There is yet another objection to the upholding of the plea of the respondents. Apart from submitting the returns their only plea in the earlier writ petition before the High Court was that the lands did not satisfy the requirements of the provisions of the U.P. Agricultural Income Tax Act in that they were not assessed to land revenue in the United Provinces nor were they subject to local rate or cess. This plea was accepted but the High Court remanded it for the determination of the question whether the land was assessed to land revenue or was subject to local rate or cess. The plea that the assessment proceedings ought to have been taken against the firm was not taken. This plea cannot be allowed to be taken in proceedings after remand. The objection was taken only before the Assessing Authority after remand. It is true that in the proceedings before the Assessing Authority the assessment relating to two Fasli years 1362 and 1363 which did not form part of the proceedings before the High Court was also taken up. But here again the returns were submitted by the two companies on the basis of their respective income. In the circumstances, it cannot be said that the tax authorities were in error in assessing a tax on the returns submitted by the two companies. The plea, therefore, that the 426 assessment on the two companies, in the absence of proceedings against the firm of which the companies were partners, is not legal cannot be upheld.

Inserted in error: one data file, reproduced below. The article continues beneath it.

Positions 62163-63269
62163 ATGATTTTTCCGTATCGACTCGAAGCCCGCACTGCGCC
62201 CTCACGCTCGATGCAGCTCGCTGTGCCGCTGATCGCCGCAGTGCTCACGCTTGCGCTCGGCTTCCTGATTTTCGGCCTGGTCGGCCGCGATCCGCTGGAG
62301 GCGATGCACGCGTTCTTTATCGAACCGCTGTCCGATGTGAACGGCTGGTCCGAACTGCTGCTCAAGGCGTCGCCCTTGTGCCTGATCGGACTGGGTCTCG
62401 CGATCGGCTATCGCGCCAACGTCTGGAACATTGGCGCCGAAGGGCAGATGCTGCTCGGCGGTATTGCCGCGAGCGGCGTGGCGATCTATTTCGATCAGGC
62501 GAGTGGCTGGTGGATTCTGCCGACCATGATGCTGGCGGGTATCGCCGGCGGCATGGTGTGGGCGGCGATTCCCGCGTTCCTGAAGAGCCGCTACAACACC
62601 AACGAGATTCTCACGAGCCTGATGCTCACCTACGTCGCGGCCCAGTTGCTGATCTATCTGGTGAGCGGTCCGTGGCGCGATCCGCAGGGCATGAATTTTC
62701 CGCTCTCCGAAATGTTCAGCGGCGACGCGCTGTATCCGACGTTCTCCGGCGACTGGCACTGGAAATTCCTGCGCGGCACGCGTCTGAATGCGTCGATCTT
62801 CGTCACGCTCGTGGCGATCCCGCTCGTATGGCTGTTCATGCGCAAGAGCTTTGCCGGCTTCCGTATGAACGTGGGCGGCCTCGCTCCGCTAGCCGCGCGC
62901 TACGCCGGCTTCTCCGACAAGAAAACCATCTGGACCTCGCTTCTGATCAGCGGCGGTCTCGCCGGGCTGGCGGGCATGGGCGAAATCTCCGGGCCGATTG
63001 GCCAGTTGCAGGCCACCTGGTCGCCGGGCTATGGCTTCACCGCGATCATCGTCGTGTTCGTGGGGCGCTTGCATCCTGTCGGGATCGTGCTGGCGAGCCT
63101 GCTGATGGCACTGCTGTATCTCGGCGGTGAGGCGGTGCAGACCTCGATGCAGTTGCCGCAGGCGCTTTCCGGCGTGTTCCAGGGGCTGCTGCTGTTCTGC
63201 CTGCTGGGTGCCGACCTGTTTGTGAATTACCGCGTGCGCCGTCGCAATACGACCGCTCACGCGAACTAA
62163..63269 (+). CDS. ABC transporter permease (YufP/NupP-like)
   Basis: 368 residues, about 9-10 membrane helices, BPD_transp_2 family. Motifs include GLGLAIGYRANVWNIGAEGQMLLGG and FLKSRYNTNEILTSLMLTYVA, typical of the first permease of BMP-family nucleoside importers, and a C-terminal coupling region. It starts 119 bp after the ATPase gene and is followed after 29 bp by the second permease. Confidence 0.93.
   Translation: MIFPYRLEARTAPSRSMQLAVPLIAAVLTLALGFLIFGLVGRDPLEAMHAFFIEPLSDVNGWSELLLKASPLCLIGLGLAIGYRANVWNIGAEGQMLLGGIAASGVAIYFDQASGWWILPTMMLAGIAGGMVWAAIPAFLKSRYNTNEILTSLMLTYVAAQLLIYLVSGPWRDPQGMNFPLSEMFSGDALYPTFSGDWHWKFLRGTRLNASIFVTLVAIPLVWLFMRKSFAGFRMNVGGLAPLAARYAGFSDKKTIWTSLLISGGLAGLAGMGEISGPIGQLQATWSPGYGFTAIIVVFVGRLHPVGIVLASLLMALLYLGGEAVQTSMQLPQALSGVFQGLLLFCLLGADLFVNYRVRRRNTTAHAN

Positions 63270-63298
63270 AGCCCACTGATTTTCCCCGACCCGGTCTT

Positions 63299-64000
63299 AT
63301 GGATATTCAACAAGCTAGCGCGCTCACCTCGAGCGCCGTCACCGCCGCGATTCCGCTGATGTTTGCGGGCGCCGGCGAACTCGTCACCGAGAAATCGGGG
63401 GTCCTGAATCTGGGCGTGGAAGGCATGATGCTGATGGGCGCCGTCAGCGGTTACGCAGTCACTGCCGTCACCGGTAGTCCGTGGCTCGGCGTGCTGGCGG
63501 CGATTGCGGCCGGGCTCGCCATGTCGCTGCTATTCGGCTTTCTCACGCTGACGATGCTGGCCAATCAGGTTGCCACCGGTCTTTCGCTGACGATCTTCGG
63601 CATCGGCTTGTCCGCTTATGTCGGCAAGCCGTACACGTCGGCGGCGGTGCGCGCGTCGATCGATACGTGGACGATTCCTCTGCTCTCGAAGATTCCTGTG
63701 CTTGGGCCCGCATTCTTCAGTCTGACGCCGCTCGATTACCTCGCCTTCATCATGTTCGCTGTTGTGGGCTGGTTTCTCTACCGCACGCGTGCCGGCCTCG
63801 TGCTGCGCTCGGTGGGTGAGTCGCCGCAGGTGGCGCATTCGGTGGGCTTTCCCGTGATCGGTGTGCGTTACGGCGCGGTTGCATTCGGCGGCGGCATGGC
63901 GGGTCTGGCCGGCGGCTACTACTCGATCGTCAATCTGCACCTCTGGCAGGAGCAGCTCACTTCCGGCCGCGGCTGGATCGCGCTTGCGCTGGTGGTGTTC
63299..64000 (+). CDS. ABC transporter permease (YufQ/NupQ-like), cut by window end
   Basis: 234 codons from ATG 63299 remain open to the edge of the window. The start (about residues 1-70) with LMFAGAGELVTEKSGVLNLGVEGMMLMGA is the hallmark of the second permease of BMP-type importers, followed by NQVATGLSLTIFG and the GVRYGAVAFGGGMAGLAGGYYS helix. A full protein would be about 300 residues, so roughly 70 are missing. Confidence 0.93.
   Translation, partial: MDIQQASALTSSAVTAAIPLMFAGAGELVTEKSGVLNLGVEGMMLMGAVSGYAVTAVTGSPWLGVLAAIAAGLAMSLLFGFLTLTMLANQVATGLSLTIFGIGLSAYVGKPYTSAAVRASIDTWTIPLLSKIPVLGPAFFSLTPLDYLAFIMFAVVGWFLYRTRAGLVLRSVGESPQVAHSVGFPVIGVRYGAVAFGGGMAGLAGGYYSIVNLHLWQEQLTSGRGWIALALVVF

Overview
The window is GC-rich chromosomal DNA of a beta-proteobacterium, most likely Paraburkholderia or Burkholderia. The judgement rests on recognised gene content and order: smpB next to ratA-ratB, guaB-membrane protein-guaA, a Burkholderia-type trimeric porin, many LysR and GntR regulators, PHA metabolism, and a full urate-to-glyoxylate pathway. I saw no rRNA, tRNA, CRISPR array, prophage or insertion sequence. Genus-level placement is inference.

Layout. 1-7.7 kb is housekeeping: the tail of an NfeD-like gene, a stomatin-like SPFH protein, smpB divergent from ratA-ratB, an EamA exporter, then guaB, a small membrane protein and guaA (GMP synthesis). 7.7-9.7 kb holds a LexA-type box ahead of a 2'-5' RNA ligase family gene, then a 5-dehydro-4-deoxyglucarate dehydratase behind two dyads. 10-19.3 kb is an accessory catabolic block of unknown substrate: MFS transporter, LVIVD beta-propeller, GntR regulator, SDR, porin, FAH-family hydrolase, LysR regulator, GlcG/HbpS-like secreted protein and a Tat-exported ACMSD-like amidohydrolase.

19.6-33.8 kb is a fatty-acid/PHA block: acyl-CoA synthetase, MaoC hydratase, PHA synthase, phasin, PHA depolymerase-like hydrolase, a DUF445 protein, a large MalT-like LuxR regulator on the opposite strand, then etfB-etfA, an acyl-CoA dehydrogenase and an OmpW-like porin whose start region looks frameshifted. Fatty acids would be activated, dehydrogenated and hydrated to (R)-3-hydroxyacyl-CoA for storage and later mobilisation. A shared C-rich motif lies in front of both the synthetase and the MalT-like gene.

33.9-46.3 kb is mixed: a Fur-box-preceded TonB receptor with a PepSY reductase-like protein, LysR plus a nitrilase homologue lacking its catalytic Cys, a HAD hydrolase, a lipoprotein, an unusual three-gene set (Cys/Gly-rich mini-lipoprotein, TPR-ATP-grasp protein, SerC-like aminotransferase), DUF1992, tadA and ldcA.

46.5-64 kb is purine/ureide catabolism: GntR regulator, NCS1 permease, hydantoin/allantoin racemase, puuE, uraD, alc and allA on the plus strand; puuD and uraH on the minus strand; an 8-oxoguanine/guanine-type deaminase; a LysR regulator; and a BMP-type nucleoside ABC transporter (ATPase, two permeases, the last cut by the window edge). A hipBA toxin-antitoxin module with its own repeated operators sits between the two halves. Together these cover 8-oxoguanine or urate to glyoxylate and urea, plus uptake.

The second contention that was raised before us was that it has not been established that the lands were either assessed to land revenue in the United Provinces or were subject to local rate or cess assessed and collected by an officer of the Provincial Government. As the Single Judge of the High Court and the Division Bench of the High Court accepted the plea of the assessees that the assessment proceedings against them could not be sustained because of the failure of the authorities to take proceedings against the firm, they considered it unnecessary to go into this question. It is unfortunate that this aspect of the matter was not considered either by the Single Judge or by the Division Bench of the High Court. We do not think it desirable to remit the case to the High Court for the determination of this question as the matter has been long pending. This plea has been elaborately considered by the Assessing Authority which has pointed out that agreements with the Raza Sugar Co. Ltd. and the Buland Sugar Co. Ltd.